a.) Measurement of endothelial dysfunction (ED); Flow mediated (FMD) (endothelium-dependent) and glyceryl trinitrate (GTN)-induced dilation (endothelium-independent) of the right brachial artery were studied using a high-resolution B mode Diasonics VST ultrasound system with a 10 MHz linear array transducer. The subjects rested in the supine position for ten minutes before hemodynamic measurements were performed. The right brachial artery was scanned in the longitudinal section 2 to 15 cm above the elbow to find the clearest images of the anterior and posterior wall layers. The mean arterial diameter was measured at the end of the diastole, which was determined by simultaneous monitoring of the electrocardiogram (concurrent with onset of the QRS complex). At least three cardiac cycles were analysed for each scan and the measurements averaged. The flow velocity was measured at a fixed incident angle of 68° to the vessel with the range gate of 1.3 mm located in the centre of the artery. The baseline blood flow was estimated by multiplying the velocity time integral of the Doppler flow signal (corrected for incident angle) by the vessel cross-sectional area. Hyperemic flow increase was induced by inflation of a blood pressure tourniquet placed around the forearm to a pressure of 300 mmHg for 4.5 minutes. Hyperemic flow was recorded for the first 15 seconds and diameter measurements were taken 45–60 seconds after cuff deflation. The endothelium-dependent dilation was expressed as the percentage change of the diameter after reactive hyperaemia, relative to the baseline scan. Ten minutes were allowed for vessel recovery, after which a further resting scan was taken. A sublingual tablet of 0.5 mg of GTN was then administered, and 4.5 minutes later, the final scan was performed. The endothelium-independent dilation was expressed as the percentage change in diameter after GTN administration, relative to the baseline scan. The same investigator, who was blind to the subjects’ characteristics, carried out all measurements. To assess the reproducibility of the measurements, 40 subjects were selected randomly for repeated vascular studies. The correlation coefficient between the absolute differences and mean values of paired measurements was 0.92, p < 0.05.
b.) Measurement of intima-media thickness; IMT of the common carotid artery (CCA) was assessed by the B-mode ultrasound technique. Measurements of IMT were obtained from the far wall of the distal part of the CCA (immediately proximal to the carotid bulb) on both sides. All studies were performed on a single ultrasound machine (Diasonics VST ultrasound system) using a linear-array 10-MHz scan head with standardized image settings, including resolution mode, depth of field, gain, and transmit focus. All sonograms were obtained with the patient in the supine position and their head turned slightly to the contra lateral side. Each ultrasound examination was performed as an independent study, without any knowledge of the history of MI and risk factors. The IMT was measured as the distance from the leading edge of the near-field (intimal-luminal surface) and far-field (medial-adventitial) arterial wall. An average of three measurements on both sides was derived. The mean IMT was calculated as the average of the left and right CCA.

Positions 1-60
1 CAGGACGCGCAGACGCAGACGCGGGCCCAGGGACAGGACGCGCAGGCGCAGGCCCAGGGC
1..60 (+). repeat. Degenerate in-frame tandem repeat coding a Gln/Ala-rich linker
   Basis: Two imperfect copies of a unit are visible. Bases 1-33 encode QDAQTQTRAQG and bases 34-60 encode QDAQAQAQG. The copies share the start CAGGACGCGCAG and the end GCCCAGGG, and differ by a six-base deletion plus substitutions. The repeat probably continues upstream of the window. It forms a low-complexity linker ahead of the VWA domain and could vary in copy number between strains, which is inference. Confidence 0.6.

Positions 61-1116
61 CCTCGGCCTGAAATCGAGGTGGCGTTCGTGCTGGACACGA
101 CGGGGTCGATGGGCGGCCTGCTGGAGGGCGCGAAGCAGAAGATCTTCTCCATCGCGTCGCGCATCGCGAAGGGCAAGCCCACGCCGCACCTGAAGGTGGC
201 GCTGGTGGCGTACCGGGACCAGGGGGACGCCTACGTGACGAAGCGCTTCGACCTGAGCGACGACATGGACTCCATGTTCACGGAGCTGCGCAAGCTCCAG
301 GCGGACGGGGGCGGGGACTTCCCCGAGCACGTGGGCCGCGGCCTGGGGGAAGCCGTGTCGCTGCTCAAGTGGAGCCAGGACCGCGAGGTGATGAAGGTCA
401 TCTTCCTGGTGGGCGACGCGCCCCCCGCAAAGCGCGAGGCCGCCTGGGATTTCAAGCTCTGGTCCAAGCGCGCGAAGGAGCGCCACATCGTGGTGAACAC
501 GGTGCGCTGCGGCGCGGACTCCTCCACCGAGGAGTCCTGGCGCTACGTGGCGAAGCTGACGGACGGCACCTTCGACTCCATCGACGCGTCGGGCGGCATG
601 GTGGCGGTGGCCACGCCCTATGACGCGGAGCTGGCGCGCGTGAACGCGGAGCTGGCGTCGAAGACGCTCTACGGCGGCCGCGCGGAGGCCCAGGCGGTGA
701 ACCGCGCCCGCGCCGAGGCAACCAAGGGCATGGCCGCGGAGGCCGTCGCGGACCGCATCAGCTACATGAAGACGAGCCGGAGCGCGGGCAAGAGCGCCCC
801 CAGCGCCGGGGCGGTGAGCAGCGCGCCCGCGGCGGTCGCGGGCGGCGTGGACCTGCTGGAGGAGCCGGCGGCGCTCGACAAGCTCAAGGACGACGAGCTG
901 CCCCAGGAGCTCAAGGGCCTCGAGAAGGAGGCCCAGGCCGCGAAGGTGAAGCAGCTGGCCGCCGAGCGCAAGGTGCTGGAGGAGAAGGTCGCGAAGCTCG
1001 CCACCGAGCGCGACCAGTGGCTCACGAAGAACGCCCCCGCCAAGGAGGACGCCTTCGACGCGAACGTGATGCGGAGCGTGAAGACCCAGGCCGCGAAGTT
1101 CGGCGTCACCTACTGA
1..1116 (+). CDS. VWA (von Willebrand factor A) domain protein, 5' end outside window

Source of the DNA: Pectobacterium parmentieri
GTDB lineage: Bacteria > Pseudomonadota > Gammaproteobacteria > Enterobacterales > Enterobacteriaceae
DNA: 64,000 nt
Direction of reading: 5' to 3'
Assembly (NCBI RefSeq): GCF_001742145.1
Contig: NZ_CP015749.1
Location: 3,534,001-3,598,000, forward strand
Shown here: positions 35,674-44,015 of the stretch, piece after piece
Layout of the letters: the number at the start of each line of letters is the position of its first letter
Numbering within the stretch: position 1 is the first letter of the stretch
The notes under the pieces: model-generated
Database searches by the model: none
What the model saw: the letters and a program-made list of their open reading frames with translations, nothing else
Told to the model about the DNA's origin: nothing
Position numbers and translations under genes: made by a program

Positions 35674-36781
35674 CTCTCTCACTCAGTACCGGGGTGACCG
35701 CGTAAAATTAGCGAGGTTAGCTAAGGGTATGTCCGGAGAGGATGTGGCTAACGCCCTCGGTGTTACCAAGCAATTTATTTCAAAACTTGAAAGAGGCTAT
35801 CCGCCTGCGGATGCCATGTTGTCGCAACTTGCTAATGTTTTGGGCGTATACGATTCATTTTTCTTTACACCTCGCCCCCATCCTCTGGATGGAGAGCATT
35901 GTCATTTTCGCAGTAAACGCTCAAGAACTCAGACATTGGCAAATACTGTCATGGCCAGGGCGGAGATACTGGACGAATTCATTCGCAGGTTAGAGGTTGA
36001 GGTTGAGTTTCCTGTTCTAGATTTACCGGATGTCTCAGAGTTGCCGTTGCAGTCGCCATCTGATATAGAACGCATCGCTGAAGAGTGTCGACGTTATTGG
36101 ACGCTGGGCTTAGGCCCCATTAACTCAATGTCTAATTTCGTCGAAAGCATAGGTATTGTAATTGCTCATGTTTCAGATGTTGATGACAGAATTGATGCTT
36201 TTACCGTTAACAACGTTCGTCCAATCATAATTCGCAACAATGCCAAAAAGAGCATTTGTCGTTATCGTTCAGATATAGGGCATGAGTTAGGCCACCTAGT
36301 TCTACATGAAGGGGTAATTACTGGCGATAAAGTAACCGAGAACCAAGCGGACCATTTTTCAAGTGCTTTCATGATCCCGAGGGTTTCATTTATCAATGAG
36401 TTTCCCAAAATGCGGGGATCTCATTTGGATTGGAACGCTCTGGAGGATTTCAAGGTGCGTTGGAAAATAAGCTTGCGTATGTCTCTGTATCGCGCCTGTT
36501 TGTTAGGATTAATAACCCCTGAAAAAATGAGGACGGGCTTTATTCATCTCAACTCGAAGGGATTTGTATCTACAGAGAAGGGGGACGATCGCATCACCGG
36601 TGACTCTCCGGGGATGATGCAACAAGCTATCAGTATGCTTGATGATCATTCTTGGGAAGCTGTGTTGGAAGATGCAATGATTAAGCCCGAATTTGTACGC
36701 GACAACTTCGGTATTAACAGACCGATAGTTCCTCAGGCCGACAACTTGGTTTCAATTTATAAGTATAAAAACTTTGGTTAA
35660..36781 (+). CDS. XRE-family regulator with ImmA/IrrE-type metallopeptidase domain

c.) Measurement of ankle-brachial pressure index (ABPI); the systolic blood pressure in both arms was taken with a blood pressure cuff and Doppler probe, after a minimum of 10-min rest in the sitting position, averaged, and divided into the systolic blood pressure in the posterior tibial or dorsalis pedis artery in the leg. The higher reading was used to determine the ABPI. ABPI was calculated separately for each leg. The mean ABPI was calculated as the average of the left and right leg.
Variables showing a normal distribution, as determined by the Kolmogorov-Smirnov test, were expressed as means and standard deviations. Differences between the two groups were tested for significance by Student’s t-test for normally-distributed variables with equal variances, or by the Welch t-test for variables with unequal variances. Correlation between normally distributed variables was tested with the Pearson correlation coefficient. The criterion for statistical significance was a p value of less than 0.05. We constructed a multiple linear regression model to predict VEGF in patients on the basis of classical coronary risk factors, inflammatory parameters and functional and structural characteristics of the arterial wall. All calculations were performed by the IBM SPSS statistics 19 computer program.
A power analysis was performed to calculate the appropriate sample size to detect significant differences between the two groups at adequate power. All calculations, except the power analysis which was performed with the PASS 11 statistical program, were performed by the IBM SPSS statistics 19 computer program.